Seattle Public Schools students attending Friday’s Climate Strike at Cal Anderson are going to learn the first lesson of advocacy and public service: self sacrifice.
The district won’t be excusing any absences Friday.
Wednesday, District 3 representative Kshama Sawant joined students at S Jackson’s Washington Middle School in calling on the district to release its thousands of students from class on Friday so they can attend the rally without chalking up an unexcused absence. Continue reading
On Friday, Capitol Hill’s Cal Anderson Park will be the heart and the start of the Seattle Climate Strike this Friday, organized in conjunction with “2,500 strikes planned globally and over 650 in the US alone.” The Seattle strike will begin at 9 AM in Cal Anderson with a climate activism festival in the park. For more climate action, head over to Town Hall next Tuesday, where author Naomi Klein will make a “(Burning) Case for a Green New Deal.” Find more things to do on the list below and the CHS calendar.
WEDNESDAY, Sep 18: Need help with a landlord issue? Want to help organize for better protections for renters in Seattle? The Tenant Organizing Collective of the Seattle Chapter of the Democratic Socialists of America meets monthly at Broadway’s All Pilgrims “to teach each other concrete, effective organizing skills to build power at home.” All Pilgrims, 7 PM
THURSDAY, Sep 19 – THURSDAY, Oct 3: In art history, “woman” is often a category of its own. Take Artemisia Gentileschi, described as “one of the best-known women artists of the 17th century.” Ever heard Peter Paul Rubens described as one of the best-known male artists of that time? Yeah. Anyway, the Italian Baroque artist’s life and career is now fodder for a play, “Blood Water Paint.” The play is based on the book of the same name and traces Gentileschi’s life and legacy as a painter of acclaim and “feminist hero” who successfully pressed charges against her rapist. 12th Avenue Arts Continue reading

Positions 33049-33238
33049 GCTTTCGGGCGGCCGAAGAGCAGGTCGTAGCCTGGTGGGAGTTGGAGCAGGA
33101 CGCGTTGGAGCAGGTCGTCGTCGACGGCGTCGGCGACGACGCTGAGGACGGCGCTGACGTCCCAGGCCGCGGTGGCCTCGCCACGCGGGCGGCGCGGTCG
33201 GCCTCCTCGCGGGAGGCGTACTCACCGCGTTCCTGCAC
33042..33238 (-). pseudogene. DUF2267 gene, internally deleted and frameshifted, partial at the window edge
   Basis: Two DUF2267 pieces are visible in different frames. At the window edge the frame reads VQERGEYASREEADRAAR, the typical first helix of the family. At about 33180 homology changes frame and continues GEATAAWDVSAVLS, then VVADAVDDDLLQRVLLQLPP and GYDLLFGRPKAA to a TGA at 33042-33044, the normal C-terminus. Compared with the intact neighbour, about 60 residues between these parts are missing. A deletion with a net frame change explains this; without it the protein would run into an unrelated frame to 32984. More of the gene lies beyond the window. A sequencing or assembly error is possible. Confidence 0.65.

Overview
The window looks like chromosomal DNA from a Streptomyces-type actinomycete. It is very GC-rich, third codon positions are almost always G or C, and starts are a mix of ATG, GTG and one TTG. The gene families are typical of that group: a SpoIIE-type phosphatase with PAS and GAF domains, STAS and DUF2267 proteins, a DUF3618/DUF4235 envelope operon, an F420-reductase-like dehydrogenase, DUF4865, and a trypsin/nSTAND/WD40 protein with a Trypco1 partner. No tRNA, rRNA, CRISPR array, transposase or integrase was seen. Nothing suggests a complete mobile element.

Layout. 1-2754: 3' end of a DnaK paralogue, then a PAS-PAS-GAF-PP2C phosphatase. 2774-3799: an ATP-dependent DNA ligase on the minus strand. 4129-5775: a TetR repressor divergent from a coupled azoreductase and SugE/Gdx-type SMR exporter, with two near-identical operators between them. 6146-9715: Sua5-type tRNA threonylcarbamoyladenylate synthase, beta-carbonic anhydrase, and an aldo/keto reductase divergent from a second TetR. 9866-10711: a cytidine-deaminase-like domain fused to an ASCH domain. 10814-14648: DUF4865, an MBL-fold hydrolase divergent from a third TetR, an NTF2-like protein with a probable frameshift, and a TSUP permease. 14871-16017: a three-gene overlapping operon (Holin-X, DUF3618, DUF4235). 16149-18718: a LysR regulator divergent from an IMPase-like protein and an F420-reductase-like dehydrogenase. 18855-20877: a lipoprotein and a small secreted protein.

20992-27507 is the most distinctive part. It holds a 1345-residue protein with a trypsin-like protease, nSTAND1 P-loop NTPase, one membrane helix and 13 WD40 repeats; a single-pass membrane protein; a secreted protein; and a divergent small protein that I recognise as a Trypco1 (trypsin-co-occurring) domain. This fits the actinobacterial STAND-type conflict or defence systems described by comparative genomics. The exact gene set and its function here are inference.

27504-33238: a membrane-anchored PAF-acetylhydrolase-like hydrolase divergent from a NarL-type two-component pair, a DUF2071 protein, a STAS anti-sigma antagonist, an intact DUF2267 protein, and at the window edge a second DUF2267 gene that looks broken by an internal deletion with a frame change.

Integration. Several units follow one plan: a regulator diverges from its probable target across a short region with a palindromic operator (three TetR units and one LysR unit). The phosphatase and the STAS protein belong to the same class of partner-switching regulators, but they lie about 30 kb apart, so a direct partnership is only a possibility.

Council member Mike O’Brien speaks in support of Kshama Sawant (Image: Vote Sawant)
In 2015, support for Kshama Sawant could only come in the form of not choosing her opponents. This time around, members of the 43rd District Democrats were able to give the Socialist Alternative incumbent their full backing. Sawant won the endorsement of the influential — if a bit wonky — political group Tuesday night garnering a surprising 69% of the vote. Continue reading